Emmanuel Laurent’s film is a passionate look at the two very different personalities and leading lights behind the French new wave movement, Jean-Luc Godard and Francois Truffaut. It pulls off the trick of getting up close and personal, and inside their minds, while still remaining distant and retaining that sense of mystique and maybe frustration for the people who knew them. While the project is a slow burn, and difficult to get a handle on, in places, it proves one of the most exciting and rewarding documentaries’, of the year so far.
The early section takes a look at their years growing up in France, the key moments that turned Godard and Truffaut onto film making, as well as their work as film critics leading them to meet some of their ideas, and to the start of them as directors. As the film moves onto some of the early works in the New Wave, along with some of the other major filmmakers involved, we get some classic sit down footage from each. Both giving in depth back ground into the films that inspired them, as well as the reaction at the time to these experiments. All these elements are seamlessly blended together, with the excellent research and the tension, the film has a cool, dry air of mystique with a subtle and striking use of music, almost like a classic film noir in documentary form.
All this builds to the breakdown of the friendship over a political dispute surrounding the French riots of the sixties, with both questioning each other’s agenda as well as clashing over one another’s work. Both sides of the argument are given their place, and the film is finely balanced from this point of view, allowing us to draw our own conclusions. It is also fair to point out that while focusing on the charming and charismatic aspects of both, Laurent also gives an account of how difficult, and cut off both could be.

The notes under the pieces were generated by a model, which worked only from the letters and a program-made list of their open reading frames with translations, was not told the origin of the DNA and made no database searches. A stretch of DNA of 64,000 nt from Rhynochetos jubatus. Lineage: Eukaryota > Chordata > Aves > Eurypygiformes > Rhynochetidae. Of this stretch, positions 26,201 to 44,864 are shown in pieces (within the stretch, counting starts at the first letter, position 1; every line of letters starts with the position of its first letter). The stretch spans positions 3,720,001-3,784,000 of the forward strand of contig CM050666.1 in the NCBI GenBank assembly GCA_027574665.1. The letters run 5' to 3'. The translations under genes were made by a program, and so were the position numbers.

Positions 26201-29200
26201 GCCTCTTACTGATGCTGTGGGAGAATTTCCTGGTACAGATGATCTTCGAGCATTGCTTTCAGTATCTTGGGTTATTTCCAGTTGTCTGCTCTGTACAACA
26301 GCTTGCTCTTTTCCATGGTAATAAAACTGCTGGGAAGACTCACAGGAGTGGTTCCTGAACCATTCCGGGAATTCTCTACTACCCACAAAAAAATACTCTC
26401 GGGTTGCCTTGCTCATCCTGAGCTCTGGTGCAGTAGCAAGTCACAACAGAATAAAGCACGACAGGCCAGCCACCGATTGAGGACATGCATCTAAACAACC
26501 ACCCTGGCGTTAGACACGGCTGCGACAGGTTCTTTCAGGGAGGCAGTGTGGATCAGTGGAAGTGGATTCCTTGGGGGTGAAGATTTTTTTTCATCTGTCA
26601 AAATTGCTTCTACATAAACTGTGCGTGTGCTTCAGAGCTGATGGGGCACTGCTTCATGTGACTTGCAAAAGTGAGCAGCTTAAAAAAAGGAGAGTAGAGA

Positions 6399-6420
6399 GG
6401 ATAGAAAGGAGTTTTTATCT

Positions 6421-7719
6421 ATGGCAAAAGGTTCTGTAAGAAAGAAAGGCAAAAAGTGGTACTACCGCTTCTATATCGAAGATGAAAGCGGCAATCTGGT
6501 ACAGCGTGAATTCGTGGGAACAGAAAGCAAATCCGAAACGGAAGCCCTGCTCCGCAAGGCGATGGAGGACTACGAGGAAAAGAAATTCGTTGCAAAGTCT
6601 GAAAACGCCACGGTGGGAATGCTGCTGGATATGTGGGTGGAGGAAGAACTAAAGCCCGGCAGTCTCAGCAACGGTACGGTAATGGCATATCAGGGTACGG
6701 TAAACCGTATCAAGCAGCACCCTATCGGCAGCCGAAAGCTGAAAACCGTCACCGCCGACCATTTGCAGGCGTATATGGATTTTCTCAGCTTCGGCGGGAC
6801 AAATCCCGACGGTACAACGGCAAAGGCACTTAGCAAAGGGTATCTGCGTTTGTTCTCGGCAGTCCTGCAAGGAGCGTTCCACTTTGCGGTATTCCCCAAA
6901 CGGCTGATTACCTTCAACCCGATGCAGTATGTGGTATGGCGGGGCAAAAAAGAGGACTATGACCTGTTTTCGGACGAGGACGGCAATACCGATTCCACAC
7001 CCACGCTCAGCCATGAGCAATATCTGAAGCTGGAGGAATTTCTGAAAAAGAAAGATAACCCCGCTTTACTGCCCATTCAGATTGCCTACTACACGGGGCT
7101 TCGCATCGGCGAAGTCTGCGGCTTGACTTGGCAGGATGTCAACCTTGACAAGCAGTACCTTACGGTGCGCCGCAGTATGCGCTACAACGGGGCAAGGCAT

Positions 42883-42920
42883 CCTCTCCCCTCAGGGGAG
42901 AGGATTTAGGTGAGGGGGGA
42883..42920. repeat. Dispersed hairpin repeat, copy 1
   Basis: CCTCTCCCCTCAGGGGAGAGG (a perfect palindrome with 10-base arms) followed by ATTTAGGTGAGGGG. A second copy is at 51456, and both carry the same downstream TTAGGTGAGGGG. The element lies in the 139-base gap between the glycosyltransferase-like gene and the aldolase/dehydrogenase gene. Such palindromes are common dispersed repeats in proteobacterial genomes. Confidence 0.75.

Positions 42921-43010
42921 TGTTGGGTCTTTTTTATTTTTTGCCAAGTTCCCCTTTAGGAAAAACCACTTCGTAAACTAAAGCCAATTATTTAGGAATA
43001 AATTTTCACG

So what you end up with is a vivid portrait celebrating film lovers as obsessive nerds, which starts off as a fairly standard montage of talking heads, interviews and pictures before developing into a far more dramatic thriller. For aspiring directors and film critics it will prove a tour de force in film studies and truly inspiration, for others it might be a bit of a struggle and sometimes feel a little too cold. Returning to the heart of the film, it strikes me as a beautiful love letter to those who spend hours of their lives sitting in the dark, watching the strange shadows sometimes alone.
Director: Emmanuel Laurent
Stars: Anouk Aimée, Jean-Pierre Aumont, Charles Aznavour
Runtime: 91 min